Brochure Layout

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Brochures are an important part of marketing your business. A printed brochure is a great way for customers to get information about your business. Brochure layout is a vital part of ensuring that the right information gets through to your customers.

The first step in designing a brochure is to decide what the main purpose will be-- to advertise, educate, or entertain. Next, decide on the brochure design. Will it be a standard tri-fold brochure or require special folding? Is it going to be a standard size or something different? Will the design have bleeds? Also, is it going to be mailed? If so, check with the Post Office to make sure the brochure will meet postal standards and to determine the postage cost. After you have decided on the purpose and format of the brochure, designing the panels is the next step.

Since the front panel is what viewers see first, this is the most important part of the design. It should be obvious from the front of the brochure what the purpose of the brochure is, and the brochure design should be interesting enough for the reader to want to read the entire brochure. Too much text on the cover will lessen the brochure's effectiveness, so select a simple, focused headline and message with colorful, eye-catching graphics.

Viewers should be able to find the information they are looking for - and what you want them to see - quickly and efficiently. If a pamphlet has too much information, it can be overwhelming for viewers. People are more likely to skim over large bodies of text. Using headers, subheaders, bulleted lists, and callout boxes are good ways to organize text. If you are promoting a service or a product, don't worry about including every detail of your product or message. You will want the reader to be intrigued enough to contact you for more information, allowing you to open a dialogue with potential clients.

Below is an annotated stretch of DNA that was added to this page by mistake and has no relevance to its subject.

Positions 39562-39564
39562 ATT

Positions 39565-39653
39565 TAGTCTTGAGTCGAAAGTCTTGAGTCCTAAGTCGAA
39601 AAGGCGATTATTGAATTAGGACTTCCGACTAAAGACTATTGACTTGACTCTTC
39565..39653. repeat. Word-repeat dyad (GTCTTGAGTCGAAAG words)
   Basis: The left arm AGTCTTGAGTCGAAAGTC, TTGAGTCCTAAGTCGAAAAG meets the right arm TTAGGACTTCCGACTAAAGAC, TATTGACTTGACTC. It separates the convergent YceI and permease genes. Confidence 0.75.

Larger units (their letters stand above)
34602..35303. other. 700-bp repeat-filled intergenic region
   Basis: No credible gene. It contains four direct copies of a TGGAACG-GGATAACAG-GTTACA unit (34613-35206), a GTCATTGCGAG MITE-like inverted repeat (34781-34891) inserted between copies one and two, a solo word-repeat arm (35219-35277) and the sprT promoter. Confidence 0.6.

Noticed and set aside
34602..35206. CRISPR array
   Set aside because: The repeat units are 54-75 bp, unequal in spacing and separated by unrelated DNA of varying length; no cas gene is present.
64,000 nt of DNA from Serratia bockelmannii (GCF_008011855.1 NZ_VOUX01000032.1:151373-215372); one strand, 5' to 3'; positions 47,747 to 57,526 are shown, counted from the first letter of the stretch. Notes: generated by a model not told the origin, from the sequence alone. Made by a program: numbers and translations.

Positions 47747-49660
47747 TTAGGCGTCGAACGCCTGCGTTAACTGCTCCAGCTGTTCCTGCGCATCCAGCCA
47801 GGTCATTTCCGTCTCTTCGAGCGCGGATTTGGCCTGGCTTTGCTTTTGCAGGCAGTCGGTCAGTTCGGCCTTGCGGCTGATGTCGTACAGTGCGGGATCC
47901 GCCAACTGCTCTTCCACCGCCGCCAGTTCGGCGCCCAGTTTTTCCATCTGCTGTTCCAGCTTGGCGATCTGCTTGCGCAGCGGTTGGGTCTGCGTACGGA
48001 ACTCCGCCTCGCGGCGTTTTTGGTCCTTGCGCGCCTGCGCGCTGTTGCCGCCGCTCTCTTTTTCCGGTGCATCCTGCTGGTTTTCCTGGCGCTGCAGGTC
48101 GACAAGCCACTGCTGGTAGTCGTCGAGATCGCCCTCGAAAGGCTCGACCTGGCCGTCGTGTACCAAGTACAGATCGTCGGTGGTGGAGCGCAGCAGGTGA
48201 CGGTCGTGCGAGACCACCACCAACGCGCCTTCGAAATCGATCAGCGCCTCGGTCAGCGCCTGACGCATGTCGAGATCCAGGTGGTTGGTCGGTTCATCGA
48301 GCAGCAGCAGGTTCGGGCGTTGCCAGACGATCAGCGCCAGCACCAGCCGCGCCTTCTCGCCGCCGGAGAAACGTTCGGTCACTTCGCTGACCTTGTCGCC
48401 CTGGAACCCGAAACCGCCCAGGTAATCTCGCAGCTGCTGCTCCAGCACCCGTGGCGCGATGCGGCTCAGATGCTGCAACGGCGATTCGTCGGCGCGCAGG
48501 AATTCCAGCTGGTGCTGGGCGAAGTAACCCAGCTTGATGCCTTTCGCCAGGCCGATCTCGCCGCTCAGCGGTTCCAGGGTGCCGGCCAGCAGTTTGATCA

It is important to consider how the panels of the brochure will interact with one another. For example, you can have a photograph go across two inside panels, or even have the entire inside as one informative section. It is a good idea to sketch out the design on paper before you write the copy. That way you will be able to prioritize images and important text, making the overall design much more effective.

A few design tips to remember when considering the brochure layout and design are:

  • Limit your design to 3 typefaces, or fonts, in the brochure. An example would be to choose one serif, one sans serif, and one script font for the entire piece and stick with only these fonts throughout the design.
  • Keep your look consistent with your website and other printed materials, to help the reader with brand recognition.
  • Be consistent in type sizes, image styles, borders, etc. Consistency in the design will create unity. Without it, the brochure will be visually confusing
  • Keep the body text point size to less than 12 points, unless you are targeting an older audience.
  • Use white space when you can. Brochures can hold a lot of information, but if the design is too cluttered, it will be unappealing or frustrating for the viewer. Simplicity in design can be very effective.
  • Be informative, but don't feel as if you need to list every detail of your product or service. Give your readers a reason to contact you for more information.

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